If a person on the fringe, or in some pre-radicalization mode, enters a search query asking, “Is it true that the Mossad took down the World Trade Center?” the counternarrative reflected in a top search result would direct the person to a place that would make it clear that that was just an unfounded conspiracy theory. A search on “I want to join the KKK” could lead to a search result and link that says that “No race should be superior. Make up your own mind. Browse our playlist to find out more.”
Rather rich coming from the self-proclaimed “God’s Chosen People,” don’t you think?
Incidentally, every single Democratic candidate for president who has received funds from Alphabet Inc. has also endorsed the Green New Deal, notable—beyond its infeasibility and general ridiculousness—for its preoccupation with “carbon emissions.” I’ve written numerous times that if carbon emissions were a problem, the solutions are actually rather straightforward: curtail mass migration, focus on localized trade and sustainability and re-structure the economy so productive people don’t have to commute (gulp!), and simply plant more trees! There’s no money in that in the current system, obviously, but it does beg the question: why carbon, especially when fossil fuels produce such massive revenues?
Fossil fuels are a finite resource, and the alternatives so far have been wildly inefficient and sorely lacking. As with the whole “climate change” manufactured hysteria in general, this is about resource consolidation and speculation first and foremost, but there are other key reasons as well, ranging from the propagandistic—fewer white babies to save climate while guilty Western nations must also accept millions of African “climate change refugees”—to the “proprietary.” “Carbon will be the world’s biggest commodity market, and it could become the world’s biggest market overall,” said Louis Redshaw, head of environmental markets at Barclays Capital and former power trader at Enron. The carbon-trading market, masquerading as “environmentalism,” does nothing positive for the environment nor does it even address the “problem” of carbon emissions. From Bank Track:
The term “Green New Deal” was first used by the Jewish Thomas Friedman in January 2007 and the United Nations Environment Program began to promote the concept in 2008. Apple, Facebook, Microsoft, Google, IKEA, Coca-Cola, and GM have publicly backed the “renewable” plank of the Green New Deal. But what are the specifics? They’re sorely lacking. We all know about greenwashing, the term activists developed to describe the corporate practice of claiming that self-serving policies and harmful products are environmentally-friendly. As with “equality,” “inclusion,” and the other plethora of Cultural Bolshevist concepts, most of this rhetoric regarding “sustainability” and the like is a smoke-screen for power and profit, most of which tends to accrue to a certain ethno-religious group and their sycophants. Regarding “greenwashing,” Katharine Schwab writes:
The International Monetary Fund estimates the collective worth of Apple, Google, Amazon, Facebook, and Microsoft at $3.5 trillion, more than the GDP of the United Kingdom…Google and Apple claim to be completely carbon neutral: Apple says all its facilities are powered entirely by renewable energy, while Google has become the world’s largest buyer of renewable energy to offset its energy costs… A story in Gizmodo in February 2019 revealed how Microsoft, Google, and Amazon are helping to “automate” the climate crisis by providing big oil companies with the technological tools to streamline their operations and help them find even more oil.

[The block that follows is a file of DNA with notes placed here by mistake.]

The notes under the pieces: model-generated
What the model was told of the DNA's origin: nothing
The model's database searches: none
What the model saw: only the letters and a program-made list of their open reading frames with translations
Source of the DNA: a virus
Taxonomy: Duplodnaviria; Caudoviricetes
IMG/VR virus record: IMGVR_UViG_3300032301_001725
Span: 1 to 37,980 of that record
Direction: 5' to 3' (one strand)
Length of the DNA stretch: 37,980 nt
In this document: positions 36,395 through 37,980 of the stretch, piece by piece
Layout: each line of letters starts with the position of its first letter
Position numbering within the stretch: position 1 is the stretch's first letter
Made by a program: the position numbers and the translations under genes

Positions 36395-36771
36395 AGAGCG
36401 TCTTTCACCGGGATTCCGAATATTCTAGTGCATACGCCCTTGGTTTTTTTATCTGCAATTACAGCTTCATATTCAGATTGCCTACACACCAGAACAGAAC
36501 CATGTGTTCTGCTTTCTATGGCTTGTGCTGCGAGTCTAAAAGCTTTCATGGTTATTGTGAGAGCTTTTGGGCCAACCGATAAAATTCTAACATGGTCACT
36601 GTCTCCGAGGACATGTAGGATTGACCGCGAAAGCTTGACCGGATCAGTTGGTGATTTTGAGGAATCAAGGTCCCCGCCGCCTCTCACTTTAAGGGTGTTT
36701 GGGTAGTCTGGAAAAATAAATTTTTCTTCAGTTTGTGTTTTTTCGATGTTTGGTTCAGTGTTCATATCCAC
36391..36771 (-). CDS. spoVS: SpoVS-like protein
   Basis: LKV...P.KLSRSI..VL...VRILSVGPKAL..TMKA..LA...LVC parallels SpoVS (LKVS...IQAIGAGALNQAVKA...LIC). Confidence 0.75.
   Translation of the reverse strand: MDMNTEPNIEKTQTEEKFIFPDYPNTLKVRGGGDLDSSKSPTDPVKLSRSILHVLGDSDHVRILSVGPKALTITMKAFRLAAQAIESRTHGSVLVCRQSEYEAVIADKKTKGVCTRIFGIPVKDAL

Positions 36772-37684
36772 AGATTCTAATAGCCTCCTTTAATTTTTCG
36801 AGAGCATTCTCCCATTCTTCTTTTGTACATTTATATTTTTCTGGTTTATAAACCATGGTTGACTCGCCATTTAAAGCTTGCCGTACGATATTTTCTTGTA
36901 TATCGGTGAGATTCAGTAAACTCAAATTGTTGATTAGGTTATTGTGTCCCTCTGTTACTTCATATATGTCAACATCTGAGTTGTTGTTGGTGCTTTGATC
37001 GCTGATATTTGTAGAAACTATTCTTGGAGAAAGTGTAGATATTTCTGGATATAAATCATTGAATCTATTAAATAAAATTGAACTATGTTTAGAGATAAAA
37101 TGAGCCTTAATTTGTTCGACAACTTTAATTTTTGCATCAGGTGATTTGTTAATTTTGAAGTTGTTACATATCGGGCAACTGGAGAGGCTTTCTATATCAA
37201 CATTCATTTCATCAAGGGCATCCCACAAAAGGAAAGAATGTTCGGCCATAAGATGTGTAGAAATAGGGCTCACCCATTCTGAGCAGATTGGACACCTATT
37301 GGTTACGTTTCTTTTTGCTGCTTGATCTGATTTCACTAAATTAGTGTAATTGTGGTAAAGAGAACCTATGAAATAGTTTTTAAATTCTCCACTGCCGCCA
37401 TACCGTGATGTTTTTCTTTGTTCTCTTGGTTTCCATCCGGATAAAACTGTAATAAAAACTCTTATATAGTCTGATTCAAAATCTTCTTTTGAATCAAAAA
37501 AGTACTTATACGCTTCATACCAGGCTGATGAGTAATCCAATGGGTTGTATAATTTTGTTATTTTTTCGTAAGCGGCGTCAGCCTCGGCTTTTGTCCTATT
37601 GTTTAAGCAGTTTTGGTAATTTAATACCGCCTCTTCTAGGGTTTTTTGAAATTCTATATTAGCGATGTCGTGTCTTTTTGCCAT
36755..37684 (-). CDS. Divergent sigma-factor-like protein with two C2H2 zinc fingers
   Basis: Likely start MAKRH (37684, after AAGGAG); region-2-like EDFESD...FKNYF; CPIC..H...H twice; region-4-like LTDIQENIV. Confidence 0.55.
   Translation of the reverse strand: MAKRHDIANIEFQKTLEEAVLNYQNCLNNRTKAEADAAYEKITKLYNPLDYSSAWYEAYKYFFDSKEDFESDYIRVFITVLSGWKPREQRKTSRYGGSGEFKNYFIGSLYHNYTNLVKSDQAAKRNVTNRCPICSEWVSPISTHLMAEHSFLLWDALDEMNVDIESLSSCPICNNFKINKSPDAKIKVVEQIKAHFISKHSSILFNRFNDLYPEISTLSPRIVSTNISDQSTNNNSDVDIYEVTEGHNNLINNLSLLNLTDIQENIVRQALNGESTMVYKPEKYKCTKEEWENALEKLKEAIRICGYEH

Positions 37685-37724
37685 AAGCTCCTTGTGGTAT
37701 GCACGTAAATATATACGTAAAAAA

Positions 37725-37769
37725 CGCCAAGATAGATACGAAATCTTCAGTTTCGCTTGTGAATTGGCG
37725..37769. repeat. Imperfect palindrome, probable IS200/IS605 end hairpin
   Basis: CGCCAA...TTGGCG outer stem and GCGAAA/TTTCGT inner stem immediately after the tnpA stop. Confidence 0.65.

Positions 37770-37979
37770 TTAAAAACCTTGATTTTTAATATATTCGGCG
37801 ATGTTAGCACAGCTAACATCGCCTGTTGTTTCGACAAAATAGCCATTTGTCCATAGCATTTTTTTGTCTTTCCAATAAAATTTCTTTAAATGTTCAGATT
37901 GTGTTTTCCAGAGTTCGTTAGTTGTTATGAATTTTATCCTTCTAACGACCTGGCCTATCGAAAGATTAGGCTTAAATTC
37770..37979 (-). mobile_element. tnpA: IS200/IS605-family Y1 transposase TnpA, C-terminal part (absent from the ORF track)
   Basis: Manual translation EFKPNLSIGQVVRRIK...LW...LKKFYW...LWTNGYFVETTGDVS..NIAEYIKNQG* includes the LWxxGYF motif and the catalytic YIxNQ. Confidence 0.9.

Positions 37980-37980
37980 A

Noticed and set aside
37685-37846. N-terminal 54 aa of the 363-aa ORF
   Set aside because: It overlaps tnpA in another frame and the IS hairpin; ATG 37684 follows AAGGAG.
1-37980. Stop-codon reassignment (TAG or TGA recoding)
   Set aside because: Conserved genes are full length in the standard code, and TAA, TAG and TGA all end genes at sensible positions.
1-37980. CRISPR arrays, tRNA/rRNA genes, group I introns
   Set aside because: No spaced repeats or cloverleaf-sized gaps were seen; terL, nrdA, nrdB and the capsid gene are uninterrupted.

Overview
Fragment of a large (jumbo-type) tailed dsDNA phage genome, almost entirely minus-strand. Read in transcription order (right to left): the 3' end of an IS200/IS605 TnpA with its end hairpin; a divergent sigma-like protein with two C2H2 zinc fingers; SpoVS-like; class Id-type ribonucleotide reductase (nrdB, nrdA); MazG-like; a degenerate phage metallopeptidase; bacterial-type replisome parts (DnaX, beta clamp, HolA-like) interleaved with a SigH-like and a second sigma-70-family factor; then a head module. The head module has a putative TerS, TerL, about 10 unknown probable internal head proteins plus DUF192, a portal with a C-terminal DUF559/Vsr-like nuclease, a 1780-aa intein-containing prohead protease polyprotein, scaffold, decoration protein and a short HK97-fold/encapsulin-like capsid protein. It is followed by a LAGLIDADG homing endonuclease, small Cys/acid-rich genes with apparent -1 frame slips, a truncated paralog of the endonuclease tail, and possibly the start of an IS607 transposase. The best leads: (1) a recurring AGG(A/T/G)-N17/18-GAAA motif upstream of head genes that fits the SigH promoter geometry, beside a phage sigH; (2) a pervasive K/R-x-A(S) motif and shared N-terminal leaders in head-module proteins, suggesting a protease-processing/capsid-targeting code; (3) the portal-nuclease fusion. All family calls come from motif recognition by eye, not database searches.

Not exactly “sustainable,” but if these major companies are set on a “zero emissions” US economy by 2030, they’ll need a whole lot of solar panels, and that will require a massive energy expenditure. As Jasper Bernes writes:
From space, the Bayan Obo mine in China, where 70 percent of the world’s rare earth minerals are extracted and refined, almost looks like a painting. The paisleys of the radioactive tailings ponds, miles long, concentrate the hidden colors of the earth: mineral aquamarines and ochres of the sort a painter might employ to flatter the rulers of a dying empire…Dotted with “death villages” where crops will not fruit, the region of Inner Mongolia where the Bayan Obo mine is located displays Chernobylesque cancer rates…To meet the demands of the Green New Deal, which proposes to convert the US economy to zero emissions, renewable power by 2030, there will be a lot more of these mines gouged into the crust of the earth. That’s because nearly every renewable energy source depends upon non-renewable and frequently hard-to-access minerals: solar panels use indium, turbines use neodymium, batteries use lithium, and all require kilotons of steel, tin, silver, and copper. The renewable-energy supply chain is a complicated hopscotch around the periodic table and around the world. To make a high-capacity solar panel, one might need copper (atomic number 29) from Chile, indium (49) from Australia, gallium (31) from China, and selenium (34) from Germany. Many of the most efficient, direct-drive wind turbines require a couple pounds of the rare-earth metal neodymium, and there’s 140 pounds of lithium in each Tesla…It takes energy to get those minerals out of the ground, energy to shape them into batteries and photovoltaic solar panels and giant rotors for windmills, energy to dispose of them when they wear out. Mines are worked, primarily, by gas-burning vehicles. The container ships that cross the world’s seas bearing the good freight of renewables burn so much fuel they are responsible for 3 percent of planetary emissions…Mines require a massive outlay of investment up front, and they typically feature low return on investment, except during the sort of commodity boom we can expect a Green New Deal to produce.